Who is killing India's 'most-wanted' in Pakistan?

More than a dozen terrorists, who were on New Delhi’s “most wanted list,” have been mysteriously killed in different parts of Pakistan over the past two years. The Pakistani government and the banned militant organizations associated with it have remained silent about these killings. The militants who were eliminated were affiliated with Lashkar-e-Taiba (LeT), Hizbul Mujahideen (HuM), the Khalistan movement, or Jaish-e-Muhammed (JeM).

In the first two weeks of November, three senior Let/JeM terrorists, including a close aide of Maulana Masood Azhar and the chief recruiter of LeT, were shot dead. This series of assassinations began after a failed attempt on the life of LeT founder and mastermind of the 2008 Mumbai attacks, Hafiz Saeed, in Lahore in 2021. The killings followed a similar pattern, where unknown individuals on motorcycles targeted militants accused of terrorism in India.

Pakistani officials involved in the investigations have attributed these killings to the intelligence agency of a hostile country. According to an official familiar with the probes, a hostile spy agency has established a network of local assassins, some of whom are disgruntled former law enforcement personnel, to carry out these targeted killings. The official alleged that India controls this network through operatives stationed in a Gulf state, possibly referring to the UAE.

Both Pakistani authorities and the media have chosen to remain silent about these incidents. After a press conference in 2021 by the then Pakistan Interior Minister, Rana Sanaullah, following a bombing near Hafiz Saeed’s residence in Lahore, Islamabad has downplayed the mysterious assassinations of militants associated with LeT, JeM, HuM, and the Khalistan separatist movement. This is seen as an attempt to conceal the identities of these “most wanted terrorists” in India.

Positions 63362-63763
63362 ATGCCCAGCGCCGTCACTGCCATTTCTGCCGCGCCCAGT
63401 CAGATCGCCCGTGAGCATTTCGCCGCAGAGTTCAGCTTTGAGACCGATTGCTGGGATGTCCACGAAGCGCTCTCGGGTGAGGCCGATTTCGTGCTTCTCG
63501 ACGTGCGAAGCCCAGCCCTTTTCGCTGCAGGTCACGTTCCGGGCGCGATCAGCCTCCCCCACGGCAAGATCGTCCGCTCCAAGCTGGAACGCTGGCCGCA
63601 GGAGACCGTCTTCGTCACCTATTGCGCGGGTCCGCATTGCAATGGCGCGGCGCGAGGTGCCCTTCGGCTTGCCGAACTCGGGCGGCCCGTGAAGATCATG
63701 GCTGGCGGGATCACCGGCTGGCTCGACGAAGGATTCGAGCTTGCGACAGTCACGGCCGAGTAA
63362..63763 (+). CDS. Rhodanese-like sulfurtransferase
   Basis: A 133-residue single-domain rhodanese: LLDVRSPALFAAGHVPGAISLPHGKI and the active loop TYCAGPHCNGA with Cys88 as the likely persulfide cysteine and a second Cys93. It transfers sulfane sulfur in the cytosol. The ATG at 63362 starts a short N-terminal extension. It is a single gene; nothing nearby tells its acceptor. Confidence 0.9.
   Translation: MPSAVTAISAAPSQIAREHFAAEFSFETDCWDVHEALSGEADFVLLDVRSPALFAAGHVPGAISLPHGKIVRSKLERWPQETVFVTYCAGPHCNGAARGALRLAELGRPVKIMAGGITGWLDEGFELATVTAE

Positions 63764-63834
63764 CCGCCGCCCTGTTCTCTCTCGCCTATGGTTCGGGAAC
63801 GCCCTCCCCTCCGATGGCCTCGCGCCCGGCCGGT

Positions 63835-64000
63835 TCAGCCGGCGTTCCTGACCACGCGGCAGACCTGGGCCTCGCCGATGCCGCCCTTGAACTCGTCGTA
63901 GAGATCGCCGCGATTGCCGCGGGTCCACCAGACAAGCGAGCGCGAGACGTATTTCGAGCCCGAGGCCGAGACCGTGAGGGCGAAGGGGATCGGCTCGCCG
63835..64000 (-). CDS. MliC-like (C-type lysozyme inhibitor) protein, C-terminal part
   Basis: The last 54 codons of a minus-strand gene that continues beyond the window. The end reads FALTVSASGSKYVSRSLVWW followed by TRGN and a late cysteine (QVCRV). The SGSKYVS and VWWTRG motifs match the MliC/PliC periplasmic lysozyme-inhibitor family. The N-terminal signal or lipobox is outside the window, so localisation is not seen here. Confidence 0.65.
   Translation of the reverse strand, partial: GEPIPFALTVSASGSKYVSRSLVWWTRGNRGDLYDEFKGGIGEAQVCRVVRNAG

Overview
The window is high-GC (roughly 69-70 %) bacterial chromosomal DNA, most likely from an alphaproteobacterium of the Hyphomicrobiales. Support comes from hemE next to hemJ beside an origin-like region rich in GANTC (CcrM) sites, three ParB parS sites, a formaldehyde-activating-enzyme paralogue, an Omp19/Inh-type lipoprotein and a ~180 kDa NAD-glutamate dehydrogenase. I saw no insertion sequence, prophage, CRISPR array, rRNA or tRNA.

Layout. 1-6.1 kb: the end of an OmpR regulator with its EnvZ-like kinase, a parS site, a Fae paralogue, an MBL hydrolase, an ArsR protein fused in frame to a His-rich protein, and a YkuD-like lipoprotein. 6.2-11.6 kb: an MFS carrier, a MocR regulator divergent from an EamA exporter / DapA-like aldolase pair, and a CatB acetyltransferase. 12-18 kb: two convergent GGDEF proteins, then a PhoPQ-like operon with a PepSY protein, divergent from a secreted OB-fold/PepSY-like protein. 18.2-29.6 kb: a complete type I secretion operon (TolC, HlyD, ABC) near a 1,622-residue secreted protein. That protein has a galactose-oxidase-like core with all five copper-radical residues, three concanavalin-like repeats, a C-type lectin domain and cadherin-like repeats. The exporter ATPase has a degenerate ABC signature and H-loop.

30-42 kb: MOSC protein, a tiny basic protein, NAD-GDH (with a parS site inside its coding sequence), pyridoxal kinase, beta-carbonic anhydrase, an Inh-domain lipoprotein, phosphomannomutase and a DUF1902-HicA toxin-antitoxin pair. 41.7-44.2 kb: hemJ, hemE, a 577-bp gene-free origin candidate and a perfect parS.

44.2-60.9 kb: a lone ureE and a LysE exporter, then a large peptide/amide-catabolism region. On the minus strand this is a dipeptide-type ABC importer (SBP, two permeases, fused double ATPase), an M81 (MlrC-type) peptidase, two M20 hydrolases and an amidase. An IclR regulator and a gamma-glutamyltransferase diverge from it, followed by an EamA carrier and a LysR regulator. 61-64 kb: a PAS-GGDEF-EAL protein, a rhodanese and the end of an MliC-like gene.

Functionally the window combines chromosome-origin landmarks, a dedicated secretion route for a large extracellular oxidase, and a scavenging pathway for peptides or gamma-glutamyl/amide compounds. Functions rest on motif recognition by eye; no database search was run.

According to Pakistani intelligence sources, over the years, New Delhi has shared the names and whereabouts of several terrorists with Islamabad, and many of these individuals have been killed by unidentified assailants. The reluctance of Islamabad to acknowledge the killing of these militants may be due to pressure from the Financial Action Task Force (FATF). Pakistan has assured the international watchdog on terror financing and money laundering that it will take credible and sustainable action against terror groups operating within its borders.

None of the killed individuals have been officially identified as terrorists by the Pakistani government or media. Recently, Maulana Raheem Ullah Tariq, a JeM leader and close associate of Maulana Masood Azhar, was shot dead in Karachi on November 13. Pakistani media portrayed the incident as the killing of a local cleric. On November 9, former LeT terrorist Akram Khan, also known as Akram Ghazi, head of LeT’s recruitment cell, was shot dead in Khyber Pakhtunkhwa’s Bajaur tribal district. Pakistani media referred to him as a “muezzin,” someone who proclaims the call for daily prayers. On November 5, Khwaja Shahid, also known as Mian Mujahid, was allegedly kidnapped and later found beheaded near the Line of Control in Pakistan-occupied Kashmir. Shahid was a prominent LeT figure and one of the masterminds behind the 2018 terrorist attack on an Indian Army camp in Sunjuwan, which claimed seven lives. In October, Shahid Latif, a former JeM operative and alleged mastermind of the 2016 Pathankot attack, was shot dead by three unknown individuals on a motorcycle in Sialkot, Punjab. Another associate of Latif was killed, and one was injured in the attack.

Other key terrorists who were shot dead by unknown gunmen include Riaz Ahmad (alias Abu Qasim), Maulana Ziaur Rehman, Mufti Qaiser Farooqui, Mullah Sardar Hussain Arain, Paramjit Singh Panjwar, Bashir Ahmad Pir (alias Imtiaz Alam), Syed Noor, Syed Khalid Raza, and Mistry Zahoor Ibrahim (alias Zahid Akhund).

Roy Walsh

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